Home/Tag: alternative minimum tax

President Releases 2011 Budget

The president released his FY2011 budget yesterday. According to the Office of Management and Budget (OMB), the administration begins with a ten year baseline deficit of $5.5 trillion dollars. Simply put, if Congress and the administration left current laws in place, the deficit would average over $500 billion per year for the next decade.

The president’s proposed policies would raise this deficit to $8.5 trillion. As a result, debt held by the public would increase from $5.8 trillion (41 percent of GDP) in 2008 to $17.5 trillion (76 percent of GDP) in 2019.


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2019-02-06T17:21:00+00:00February 2, 2010|

Extenders Advance

Following a series of votes on alternatives, the Senate adopted a $150 billion package of tax extenders yesterday by a vote of 92-5. The key components of the package include:

  • A one year extension of the higher exemption amount under the Alternative Minimum Tax. This provision will prevent about 20 million taxpayers from getting sucked into the AMT when they file their taxes this April.
  • An extension of expired and expiring personal and business tax provisions, including the state sales tax deduction and R&E tax

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2019-02-06T18:06:06+00:00September 24, 2008|

Bailout Takes Center Stage

Our friends at the Treasury spent the weekend working primarily with the House Financial Services Committee to refine the Administration’s emergency plan to purchase hundreds of billions of dollars worth of mortgage backed securities.

According to Bloomberg, the scope of the proposal has expanded to include other troubled assets, including credit card debts and car loans. Members of Congress are also weighing in, seeking to add additional provisions such as limits on executive compensation and the cramdown of loan balances under bankruptcy.

The goal of these talks is to get

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2019-02-06T18:06:07+00:00September 22, 2008|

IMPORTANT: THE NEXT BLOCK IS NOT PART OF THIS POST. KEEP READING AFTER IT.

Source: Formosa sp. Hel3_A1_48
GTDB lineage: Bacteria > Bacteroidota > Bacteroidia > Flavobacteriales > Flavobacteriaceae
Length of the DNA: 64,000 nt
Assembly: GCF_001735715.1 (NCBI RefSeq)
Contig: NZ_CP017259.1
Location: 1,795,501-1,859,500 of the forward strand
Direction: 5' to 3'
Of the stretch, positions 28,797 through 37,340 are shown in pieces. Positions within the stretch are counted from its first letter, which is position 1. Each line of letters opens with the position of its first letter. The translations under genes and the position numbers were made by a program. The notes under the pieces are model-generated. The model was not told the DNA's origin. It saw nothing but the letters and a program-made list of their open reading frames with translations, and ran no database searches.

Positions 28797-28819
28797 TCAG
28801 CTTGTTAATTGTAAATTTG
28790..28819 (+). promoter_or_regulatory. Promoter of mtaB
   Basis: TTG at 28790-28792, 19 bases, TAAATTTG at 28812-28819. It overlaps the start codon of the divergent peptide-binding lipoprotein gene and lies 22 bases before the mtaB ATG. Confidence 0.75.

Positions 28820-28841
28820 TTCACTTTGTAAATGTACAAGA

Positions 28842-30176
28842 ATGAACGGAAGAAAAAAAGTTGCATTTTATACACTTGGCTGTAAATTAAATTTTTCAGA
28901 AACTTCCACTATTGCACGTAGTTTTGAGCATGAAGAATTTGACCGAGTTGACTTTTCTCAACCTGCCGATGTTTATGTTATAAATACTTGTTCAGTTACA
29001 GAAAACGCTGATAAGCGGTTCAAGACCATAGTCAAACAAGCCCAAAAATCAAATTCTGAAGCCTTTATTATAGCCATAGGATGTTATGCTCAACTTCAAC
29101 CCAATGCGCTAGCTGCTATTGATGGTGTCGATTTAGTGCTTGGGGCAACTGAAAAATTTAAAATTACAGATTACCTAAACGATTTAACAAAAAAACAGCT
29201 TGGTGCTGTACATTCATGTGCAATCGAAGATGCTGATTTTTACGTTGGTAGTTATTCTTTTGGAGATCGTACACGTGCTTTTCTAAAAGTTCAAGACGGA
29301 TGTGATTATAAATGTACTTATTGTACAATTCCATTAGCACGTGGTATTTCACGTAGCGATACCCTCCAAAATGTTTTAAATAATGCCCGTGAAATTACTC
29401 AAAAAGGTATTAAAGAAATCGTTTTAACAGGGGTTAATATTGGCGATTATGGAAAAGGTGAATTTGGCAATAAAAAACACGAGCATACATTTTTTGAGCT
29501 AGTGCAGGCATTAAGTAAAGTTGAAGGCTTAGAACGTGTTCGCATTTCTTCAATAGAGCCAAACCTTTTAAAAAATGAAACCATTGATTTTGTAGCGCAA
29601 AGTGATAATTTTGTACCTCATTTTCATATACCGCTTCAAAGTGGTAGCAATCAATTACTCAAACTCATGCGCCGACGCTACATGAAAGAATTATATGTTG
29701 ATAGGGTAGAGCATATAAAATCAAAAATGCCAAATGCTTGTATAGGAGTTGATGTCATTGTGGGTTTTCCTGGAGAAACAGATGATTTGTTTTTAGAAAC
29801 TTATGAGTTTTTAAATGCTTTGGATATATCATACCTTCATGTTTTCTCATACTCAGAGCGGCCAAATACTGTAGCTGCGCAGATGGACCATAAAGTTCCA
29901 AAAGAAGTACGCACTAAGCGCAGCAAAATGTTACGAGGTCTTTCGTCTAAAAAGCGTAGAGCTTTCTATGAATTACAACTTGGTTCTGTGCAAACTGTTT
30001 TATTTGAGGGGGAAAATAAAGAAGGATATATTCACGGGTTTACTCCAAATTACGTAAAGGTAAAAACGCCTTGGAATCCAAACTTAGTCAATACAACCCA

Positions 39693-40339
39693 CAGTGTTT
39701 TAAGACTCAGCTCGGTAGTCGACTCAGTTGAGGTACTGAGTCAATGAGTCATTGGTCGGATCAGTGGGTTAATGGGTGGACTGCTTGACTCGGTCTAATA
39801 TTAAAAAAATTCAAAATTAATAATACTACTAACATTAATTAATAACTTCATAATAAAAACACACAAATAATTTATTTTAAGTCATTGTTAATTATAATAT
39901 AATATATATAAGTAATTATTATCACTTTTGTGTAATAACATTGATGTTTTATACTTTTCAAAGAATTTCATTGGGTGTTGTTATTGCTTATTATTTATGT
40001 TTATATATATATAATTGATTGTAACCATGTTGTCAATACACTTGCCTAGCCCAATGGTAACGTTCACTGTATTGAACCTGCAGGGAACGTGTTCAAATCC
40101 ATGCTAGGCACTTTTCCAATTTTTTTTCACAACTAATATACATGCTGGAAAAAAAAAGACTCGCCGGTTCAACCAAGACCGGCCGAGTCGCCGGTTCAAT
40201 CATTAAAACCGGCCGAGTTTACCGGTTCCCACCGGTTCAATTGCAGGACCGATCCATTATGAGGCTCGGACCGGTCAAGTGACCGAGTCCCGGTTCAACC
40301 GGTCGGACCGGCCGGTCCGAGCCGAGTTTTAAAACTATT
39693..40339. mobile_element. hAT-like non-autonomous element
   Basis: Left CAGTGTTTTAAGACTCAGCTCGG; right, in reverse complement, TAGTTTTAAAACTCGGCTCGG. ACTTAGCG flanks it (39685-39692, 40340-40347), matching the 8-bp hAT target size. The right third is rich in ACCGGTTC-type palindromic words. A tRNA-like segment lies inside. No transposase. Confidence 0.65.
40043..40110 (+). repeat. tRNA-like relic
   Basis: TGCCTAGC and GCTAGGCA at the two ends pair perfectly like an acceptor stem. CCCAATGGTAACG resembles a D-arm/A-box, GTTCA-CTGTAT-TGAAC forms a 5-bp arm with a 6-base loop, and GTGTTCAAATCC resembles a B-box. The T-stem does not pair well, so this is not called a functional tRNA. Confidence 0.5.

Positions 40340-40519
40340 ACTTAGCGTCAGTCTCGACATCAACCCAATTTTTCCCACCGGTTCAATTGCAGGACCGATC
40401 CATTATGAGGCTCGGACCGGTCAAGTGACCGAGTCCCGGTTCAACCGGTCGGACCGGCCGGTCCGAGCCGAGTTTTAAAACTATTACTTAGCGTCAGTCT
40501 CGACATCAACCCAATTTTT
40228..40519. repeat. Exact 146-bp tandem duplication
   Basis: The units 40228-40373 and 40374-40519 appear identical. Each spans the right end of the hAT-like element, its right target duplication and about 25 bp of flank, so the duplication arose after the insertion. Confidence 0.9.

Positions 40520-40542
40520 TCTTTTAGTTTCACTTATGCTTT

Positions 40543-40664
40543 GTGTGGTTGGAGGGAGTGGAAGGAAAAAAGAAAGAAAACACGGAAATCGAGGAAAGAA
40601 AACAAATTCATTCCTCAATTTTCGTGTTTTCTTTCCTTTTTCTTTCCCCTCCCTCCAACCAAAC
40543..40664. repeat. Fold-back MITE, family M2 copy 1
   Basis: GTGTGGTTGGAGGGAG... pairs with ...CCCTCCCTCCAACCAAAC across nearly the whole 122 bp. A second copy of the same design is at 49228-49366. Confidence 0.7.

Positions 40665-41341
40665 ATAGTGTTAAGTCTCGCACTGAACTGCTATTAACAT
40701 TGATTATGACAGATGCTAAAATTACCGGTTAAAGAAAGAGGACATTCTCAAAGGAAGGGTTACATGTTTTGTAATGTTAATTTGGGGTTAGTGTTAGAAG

Tax Policy and Small Business

Earlier this week, the Wall Street Journal reviewed the most recent comments by Senator Barack Obama regarding his plans for tax policy.

As we noted in the past, the bias is for higher tax rates beginning sometime in the next Congress. This bias stems from the make-up of Congress and the scheduled expiration of the 2001 and 2003 tax cuts and exists regardless of who becomes President.

That said, the S corporation community should pay particular attention to some of the proposals put forward by the Obama campaign - specifically, his plan to raise marginal tax rates

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2019-02-06T18:06:07+00:00September 12, 2008|

Happy 50th, S Corps!

Today marks the 50th birthday of the S corporation! As you can imagine, here at the S Corporation Association we’ve got the cake and candles ready.

Perhaps more importantly, at a time of economic and political uncertainty, the story of the S corporation and its role in making the American economy more diverse and flexible is worth reviewing.

The S corporation was born at a time when the economy was slowing, Americans were losing their jobs, and an unpopular Republican President was being accused of practicing “trickle-down economics” by a Democratic Congress.

President Eisenhower embraced the S corporation — originally an idea proposed

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2019-02-06T18:06:07+00:00September 2, 2008|